See also hal. hayula http://www. hal al-‘alam hadith-un (Is the world created?). al-halliyat al-basitah A simple form of putting a question in logic when one asks merely about the existence of a thing. i. hal "Wether or not?" –a form of question put in order to discuss the form and matter of definitions and propositions or different kinds of problems that arise in science.com/pd/d-25.htm (1 of 2) [9/3/2002 12:08:58 PM] . See also muta‘alliqat al-qiyas wa’l-burhan and ma. hal Allah maujud-un (Does God exist?). whether or not a particular thing exists. huwa huwa Lit. the fall of the human soul from the world of spirit into a material body in which it gets enclosed as if in a prison. The interrogative pronoun hal is used in logic to ask two kinds of things: (1) Whether or not a thing exists.muslimphilosophy. for example. "he is he" or "it is it". yearning all the time for its original abode. i. See also hal. in logic it means that everything is identical with itself or that everything is what it is and not anything else: A is A and not B. In tasawwuf (Islamic mysticism) it represents that spiritual state of the mystic which testifies to the presence of God to everthing and thus establishes the manifestation of divine unity in the world. al-halliyat al-murakkabah A compound form of putting a question in logic when one wants to know whether or not a thing exists and if it exists what are its attribues or qualities.DIPT:.e.Hah hubut -Hah The fall. for example.e. Whether or not a thing possesses a certain quality or state.

http://www. therefore.com/pd/d-25. the indeterminate substratum or mere potentiality which in combination with form (surah. q. See also surah. it is the principle of all becoming and. for being a mere potentiality. According to the Peripatetic philosophers.v.) constitutes a particular thing.DIPT:.Hah The prime matter.htm (2 of 2) [9/3/2002 12:08:58 PM] . could not have become itself. it is eternal.muslimphilosophy.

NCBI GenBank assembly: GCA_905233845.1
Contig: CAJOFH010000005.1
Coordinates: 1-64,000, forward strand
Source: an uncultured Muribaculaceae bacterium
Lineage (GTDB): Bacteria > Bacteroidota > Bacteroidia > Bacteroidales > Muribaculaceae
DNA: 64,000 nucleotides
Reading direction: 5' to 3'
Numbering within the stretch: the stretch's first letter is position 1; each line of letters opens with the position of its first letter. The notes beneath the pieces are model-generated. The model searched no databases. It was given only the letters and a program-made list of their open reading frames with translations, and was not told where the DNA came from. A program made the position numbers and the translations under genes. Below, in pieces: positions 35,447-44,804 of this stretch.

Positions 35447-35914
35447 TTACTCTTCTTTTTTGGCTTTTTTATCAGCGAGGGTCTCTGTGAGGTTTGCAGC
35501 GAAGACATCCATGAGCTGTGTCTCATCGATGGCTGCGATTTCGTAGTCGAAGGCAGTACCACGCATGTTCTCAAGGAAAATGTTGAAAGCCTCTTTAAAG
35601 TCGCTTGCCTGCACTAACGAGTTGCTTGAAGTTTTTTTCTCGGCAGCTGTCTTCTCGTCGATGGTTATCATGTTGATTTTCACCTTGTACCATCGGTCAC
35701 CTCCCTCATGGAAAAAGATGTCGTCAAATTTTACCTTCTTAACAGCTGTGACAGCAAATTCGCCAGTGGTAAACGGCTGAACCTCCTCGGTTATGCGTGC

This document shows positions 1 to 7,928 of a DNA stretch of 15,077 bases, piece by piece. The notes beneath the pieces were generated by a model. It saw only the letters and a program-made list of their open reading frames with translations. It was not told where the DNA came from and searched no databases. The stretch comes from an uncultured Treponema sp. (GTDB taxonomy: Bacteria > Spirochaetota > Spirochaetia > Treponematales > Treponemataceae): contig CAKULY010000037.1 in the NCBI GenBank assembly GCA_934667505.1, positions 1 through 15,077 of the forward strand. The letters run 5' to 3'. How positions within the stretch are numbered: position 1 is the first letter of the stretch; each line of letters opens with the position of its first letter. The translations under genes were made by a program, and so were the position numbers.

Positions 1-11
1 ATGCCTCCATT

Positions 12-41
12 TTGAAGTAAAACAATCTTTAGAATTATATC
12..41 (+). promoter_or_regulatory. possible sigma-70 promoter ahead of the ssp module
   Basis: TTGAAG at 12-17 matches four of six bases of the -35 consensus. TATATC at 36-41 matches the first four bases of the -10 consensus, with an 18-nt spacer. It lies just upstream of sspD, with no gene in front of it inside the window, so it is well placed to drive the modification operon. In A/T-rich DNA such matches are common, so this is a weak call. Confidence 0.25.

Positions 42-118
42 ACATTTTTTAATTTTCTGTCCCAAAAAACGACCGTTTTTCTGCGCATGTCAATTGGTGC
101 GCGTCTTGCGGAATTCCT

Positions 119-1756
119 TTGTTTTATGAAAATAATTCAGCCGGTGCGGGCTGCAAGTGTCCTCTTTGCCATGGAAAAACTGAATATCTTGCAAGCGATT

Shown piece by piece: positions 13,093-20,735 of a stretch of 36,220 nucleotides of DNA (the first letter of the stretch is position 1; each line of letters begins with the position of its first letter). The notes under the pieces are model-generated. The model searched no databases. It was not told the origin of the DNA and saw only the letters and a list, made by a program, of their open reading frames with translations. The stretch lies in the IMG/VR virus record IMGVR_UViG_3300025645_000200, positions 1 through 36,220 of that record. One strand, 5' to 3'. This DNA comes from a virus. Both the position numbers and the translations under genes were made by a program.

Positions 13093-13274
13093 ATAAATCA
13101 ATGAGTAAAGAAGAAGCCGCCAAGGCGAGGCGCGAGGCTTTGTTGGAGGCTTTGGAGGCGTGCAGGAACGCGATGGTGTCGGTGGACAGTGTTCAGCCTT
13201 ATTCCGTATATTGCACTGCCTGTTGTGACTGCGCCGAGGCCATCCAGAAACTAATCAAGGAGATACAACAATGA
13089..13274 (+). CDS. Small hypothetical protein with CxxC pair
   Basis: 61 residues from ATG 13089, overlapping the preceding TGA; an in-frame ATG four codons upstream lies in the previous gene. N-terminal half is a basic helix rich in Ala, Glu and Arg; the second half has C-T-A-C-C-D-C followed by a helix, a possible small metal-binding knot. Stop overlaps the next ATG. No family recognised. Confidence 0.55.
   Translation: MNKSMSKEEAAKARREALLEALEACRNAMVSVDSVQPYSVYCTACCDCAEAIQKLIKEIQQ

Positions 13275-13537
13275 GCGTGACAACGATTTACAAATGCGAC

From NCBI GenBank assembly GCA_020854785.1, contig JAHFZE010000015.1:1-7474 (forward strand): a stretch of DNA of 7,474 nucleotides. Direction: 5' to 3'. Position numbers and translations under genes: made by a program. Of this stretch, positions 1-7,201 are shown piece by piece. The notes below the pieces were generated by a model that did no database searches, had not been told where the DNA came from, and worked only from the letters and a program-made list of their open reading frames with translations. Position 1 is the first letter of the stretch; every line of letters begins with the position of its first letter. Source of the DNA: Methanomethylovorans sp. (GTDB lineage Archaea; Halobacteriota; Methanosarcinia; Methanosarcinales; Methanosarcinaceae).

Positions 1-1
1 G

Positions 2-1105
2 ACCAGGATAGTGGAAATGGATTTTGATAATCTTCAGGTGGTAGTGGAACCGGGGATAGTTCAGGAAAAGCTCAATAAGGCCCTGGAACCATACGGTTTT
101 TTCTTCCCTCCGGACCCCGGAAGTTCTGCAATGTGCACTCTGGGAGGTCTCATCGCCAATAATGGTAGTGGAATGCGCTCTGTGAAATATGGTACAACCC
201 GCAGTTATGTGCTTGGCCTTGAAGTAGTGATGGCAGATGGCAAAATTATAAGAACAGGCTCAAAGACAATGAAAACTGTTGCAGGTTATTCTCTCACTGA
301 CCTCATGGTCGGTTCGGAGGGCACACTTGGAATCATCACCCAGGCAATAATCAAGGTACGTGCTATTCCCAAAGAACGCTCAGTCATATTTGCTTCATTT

v. q.DIPT:. yanfa‘il Lit. See also ‘infi‘al.). q.muslimphilosophy. propositions the truth of which is open to direct inspection and requires no apeal to other evidence.) opposed to the category of "action" (fi‘l.Yah yaqiniyat -Yah Certain or self evident data or premisses.htm [9/3/2002 12:08:58 PM] .e. technically the category of "passion" as one of the ten Aristotelian categories (almaqulat al-‘ashr. i. See also al-ma‘qulat al-ula and al-muqaddamat al-uwal.com/pd/d-26. "to be acted on". http://www.v. like the statement that "two contradictories cannot be predicated of the same object at the same time" or that "a part is less than the whole of which it is the part".

Sign up to vote on this title
UsefulNot useful

Master Your Semester with Scribd & The New York Times

Special offer for students: Only $4.99/month.

Master Your Semester with a Special Offer from Scribd & The New York Times

Cancel anytime.